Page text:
Hello and thank you for your question. I will be very pleased to assist you. I'm a practicing lawyer in England with over 10 years experience.
from what you say, I believe I would be correct to conclude that the lady has not been financially dependent upon your father in any way. Is this correct please?
Has your father made a will?
thank you. presumably I am also correct to assume that the lady is claiming to be your father's biological daughter? I think this is obvious but would you kindly confirm for the avoidance of doubt
thank you. Her entitlement in respect of your father's assets depends principally upon the amount of your father's assets when he comes to pass away and whether or not he has made a will. Could you tell me if your father is presently married?
if your father did not make a will, then the intestacy rules would apply which provide that your father's spouse is in title to the first £250,000 of his estate and any balance is split 50/50 between a life trust and your fathers children which would include the lady if her claims are true. If your mother were to pass away before your father, then your father's assets would simply be divided between his children equally which again would include the lady if her claims are true.
Accordingly, it is important that your father makes a will in order that the intestacy rules do not apply as the intestacy rules only apply if an individual does not leave a valid will
in light of the ladies claims, it would be sensible for your father to consider something known as a "non provision clause" in his will which is a clause that specifically states that he has deliberately not made any provision for any party claiming to be his child other than you in your siblings. anon provision clause can make it more difficult for any third party to make a claim against your father's estate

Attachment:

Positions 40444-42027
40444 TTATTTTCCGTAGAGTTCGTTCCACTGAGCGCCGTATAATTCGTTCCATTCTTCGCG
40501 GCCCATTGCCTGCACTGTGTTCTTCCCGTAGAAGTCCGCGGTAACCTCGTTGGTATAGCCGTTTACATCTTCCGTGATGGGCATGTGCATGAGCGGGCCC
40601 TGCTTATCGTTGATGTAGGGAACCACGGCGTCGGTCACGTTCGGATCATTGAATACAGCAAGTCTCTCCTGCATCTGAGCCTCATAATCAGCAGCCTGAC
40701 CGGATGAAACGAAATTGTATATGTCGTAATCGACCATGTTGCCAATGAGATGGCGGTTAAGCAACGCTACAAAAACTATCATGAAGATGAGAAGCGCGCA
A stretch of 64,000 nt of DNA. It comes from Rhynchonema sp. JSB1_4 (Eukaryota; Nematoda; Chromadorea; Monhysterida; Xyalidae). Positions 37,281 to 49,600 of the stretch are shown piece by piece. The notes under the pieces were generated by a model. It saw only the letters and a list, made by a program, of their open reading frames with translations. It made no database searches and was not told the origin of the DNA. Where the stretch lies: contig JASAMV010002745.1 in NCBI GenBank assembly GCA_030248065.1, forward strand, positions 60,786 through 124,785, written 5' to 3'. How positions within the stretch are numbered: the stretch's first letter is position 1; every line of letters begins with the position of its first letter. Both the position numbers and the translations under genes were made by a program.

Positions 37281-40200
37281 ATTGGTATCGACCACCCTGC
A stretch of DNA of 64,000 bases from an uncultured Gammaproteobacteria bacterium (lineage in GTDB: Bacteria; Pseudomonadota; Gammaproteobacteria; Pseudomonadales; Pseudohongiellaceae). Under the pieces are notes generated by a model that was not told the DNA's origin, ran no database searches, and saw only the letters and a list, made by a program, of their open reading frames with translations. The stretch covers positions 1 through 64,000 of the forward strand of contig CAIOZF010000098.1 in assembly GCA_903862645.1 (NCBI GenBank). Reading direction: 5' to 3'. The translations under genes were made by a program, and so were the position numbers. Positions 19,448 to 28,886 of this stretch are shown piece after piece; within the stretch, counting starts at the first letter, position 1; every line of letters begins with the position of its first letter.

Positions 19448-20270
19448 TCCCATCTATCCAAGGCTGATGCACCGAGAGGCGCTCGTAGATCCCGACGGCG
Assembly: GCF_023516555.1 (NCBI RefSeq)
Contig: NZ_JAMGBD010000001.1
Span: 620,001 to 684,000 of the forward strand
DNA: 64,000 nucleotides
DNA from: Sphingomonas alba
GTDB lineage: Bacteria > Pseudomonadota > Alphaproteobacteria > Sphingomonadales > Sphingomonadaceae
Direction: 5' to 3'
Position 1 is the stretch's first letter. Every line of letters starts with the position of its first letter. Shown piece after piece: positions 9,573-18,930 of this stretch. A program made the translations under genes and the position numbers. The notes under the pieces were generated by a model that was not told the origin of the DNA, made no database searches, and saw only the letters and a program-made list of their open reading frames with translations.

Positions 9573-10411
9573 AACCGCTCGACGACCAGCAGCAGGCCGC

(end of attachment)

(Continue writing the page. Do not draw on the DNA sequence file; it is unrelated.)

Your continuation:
it is impossible to prevent a third party making a claim against an estate as an individual can do as they wish however a claim by the child against your father's estate when she has had no financial dependence nor any relationship with your father during his life when your father has chosen to otherwise leave his estate to his spouse and or other children, would be extremely challenging to say the least
in order to make a claim even more challenging than it would already be, your father could consider in addition to providing a non-provision clause in his will as above, also writing a letter addressed to his executors setting out in more detail that he has had no relationship with children other than you and your siblings and setting out the reasons why he does not wish to provide for any such individuals that may prove themselves to exist. If there is any question as to his mental capacity at the time that he does so, it would be sensible to obtain a medical report as well in order to demonstrate that he has capacity they this is not necessary unless there are issues relating to forgetfulness or dementia and so on
the above steps would make any potential challenge by this lady or indeed any other unknown stepchildren extremely difficult
she would have no claim against your father's assets during his life
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